Of course I’m neurotic. In that “you remind me of a female Woody Allen” kind of way. Brooklyn. Jewish. Nasal. Born to wear glasses only so I can see the next pogrom coming around the corner.
I blame my father. Which is pretty unusual, since I typically blame my mother. For everything. It was when he gleefully told me: “If I like one of your blogs I keep quiet. If I say something, then you know it’s not so good.”
My son, in his inimitable millennial way, has his own style when it comes to the non-compliment compliment. With the full frontal sneer of adolescent disdain, he dismissed me as a “try harder”, the apex of uncool, a pathetic creature spelled m-o-t-h-e-r. Of course it was actually a defensive play – j’accuse! – while being lectured about unacceptable grades.
For all those years I thought it was a really good thing to try harder – earning all those A+s for effort in elementary school. Little did I know that it was shorthand for something else. That trying – over and over again – was a response to bait being dangled in front of us, even if we never get to take it.
How did I get this so wrong? Don’t we live in a country that celebrates the try harder? From Puritans, to immigrants, to intrepid Western settlers land hungry and adventure starved, to Neil Armstrong just strolling on the moon – I thought striving was celebrated. As if we could never tire of testing ourselves, assuming that if our grasp exceeded our reach all it took was more grit and effort. Sure recognition might be slow, but that just kept us going, because daring us to fail made us want success even more.
Watch out!! Here we come!
- Black women are the most educated and entrepreneurial group in the U.S., yet they receive less than 1% of VC funding. And even when they do get funded, they get the short end of the stick, with the average round for black women totaling just $36,000 (the average white male startup founder gets an average of $1.3 million).
Call it sexism. Call it racism. Call it women making up just 7 percent of decision-making spots in venture capital firms. Call it anything you want. And I know what the “sage advice” is going to be for all those women – they just have to try harder.
Really? That’s it? We’re going to have to just keep at it? I refuse to accept that my decades of not stopping, of trying all the time can be boiled down to the cover of a women’s magazine:whatever you’ve are, whatever you’ve done, it isn’t enough.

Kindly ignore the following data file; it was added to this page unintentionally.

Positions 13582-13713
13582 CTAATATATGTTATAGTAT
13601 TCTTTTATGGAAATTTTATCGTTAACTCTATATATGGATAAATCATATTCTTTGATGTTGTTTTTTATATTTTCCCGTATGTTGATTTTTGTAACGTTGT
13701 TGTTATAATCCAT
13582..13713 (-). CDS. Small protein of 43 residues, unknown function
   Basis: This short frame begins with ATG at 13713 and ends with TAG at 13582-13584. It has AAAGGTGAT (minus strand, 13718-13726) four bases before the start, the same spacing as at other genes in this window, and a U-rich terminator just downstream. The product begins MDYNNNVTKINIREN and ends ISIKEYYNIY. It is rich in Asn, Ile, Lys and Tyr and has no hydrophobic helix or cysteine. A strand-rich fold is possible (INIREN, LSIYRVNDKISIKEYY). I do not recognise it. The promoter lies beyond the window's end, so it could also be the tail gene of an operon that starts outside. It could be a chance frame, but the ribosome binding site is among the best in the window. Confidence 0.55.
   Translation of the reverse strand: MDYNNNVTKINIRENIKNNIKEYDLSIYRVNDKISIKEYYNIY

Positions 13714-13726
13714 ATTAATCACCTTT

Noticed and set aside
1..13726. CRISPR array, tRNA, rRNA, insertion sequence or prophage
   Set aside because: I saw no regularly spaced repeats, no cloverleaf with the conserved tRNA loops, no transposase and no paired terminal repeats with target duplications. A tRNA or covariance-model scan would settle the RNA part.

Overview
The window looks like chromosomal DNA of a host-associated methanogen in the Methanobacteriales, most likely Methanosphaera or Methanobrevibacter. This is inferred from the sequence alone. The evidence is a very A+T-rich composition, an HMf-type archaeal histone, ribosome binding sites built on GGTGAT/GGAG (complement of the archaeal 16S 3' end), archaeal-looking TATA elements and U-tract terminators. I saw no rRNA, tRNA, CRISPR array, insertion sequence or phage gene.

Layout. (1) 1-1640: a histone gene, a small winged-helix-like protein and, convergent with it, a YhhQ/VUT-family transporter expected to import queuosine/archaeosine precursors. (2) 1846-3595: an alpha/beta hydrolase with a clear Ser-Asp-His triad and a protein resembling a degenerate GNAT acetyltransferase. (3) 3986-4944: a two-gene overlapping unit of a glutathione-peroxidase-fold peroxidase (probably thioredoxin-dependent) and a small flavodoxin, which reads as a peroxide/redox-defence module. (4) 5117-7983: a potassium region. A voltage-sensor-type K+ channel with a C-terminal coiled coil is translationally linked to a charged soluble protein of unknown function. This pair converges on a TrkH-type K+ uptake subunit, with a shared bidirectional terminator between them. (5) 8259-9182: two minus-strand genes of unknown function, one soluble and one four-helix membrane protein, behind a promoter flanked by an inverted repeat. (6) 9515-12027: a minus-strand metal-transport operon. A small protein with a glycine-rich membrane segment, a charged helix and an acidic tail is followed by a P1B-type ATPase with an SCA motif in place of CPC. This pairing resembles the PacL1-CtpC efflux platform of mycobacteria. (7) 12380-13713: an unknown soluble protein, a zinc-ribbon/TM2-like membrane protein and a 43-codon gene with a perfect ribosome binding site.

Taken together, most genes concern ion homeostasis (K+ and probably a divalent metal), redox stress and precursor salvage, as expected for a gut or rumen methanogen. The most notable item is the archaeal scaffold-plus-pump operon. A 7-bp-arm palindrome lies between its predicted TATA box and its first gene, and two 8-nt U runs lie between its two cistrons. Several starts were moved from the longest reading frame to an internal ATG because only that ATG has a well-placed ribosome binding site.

I’m sick of it. And you should be too.
I’m still a cheerleader for hard work, commitment and keeping the faith, but I’m also a fan of being politically savvy, fearless and calling b.s. when you see it. Here are some ways to do all those things and still keep your day job:
- Find a boss you love. They can be more important to your well being than spouses. Make it someone you respect, someone you can learn from, someone who has your back. If you really are blocked and can’t make it work, find someone better.
- Find your type not your tribe. I hate the current business buzz word “tribe.” The Visigoths were a tribe – they went on raids and slit throats. Instead, seek out people who want to swap ideas, share tips and extend helping hands.
- Be ruthless with your time. It is an unreplenishable asset. Don’t give it to projects with no hope of success. Don’t invest it in folks who aren’t excited, engaged and intellectually curious. Learn to say “no” without guilt or apology.
- Ask for advice. Life would have been easier if I had asked for help more often. A false sense of pride kept me thinking that it showed weakness. Getting over that broadened me in a hundred ways, and cemented relationships of great mutuality.
- Be of service. None of the above means that you should devolve into a self-centered harridan. I’ve mentored asylum seekers, veterans and recently released felons. Success is in the eyes of the beholder as well as the hands of the achiever. I knew things that they wanted to know too – and I gave it away.
- Buy great shoes. No really! Cause nothing says “I can kick ass” like great shoes. And it doesn’t matter if you’re channeling your inner witch or not, push back against the big boys. And yes – keep trying. Because it means that you haven’t lost hope.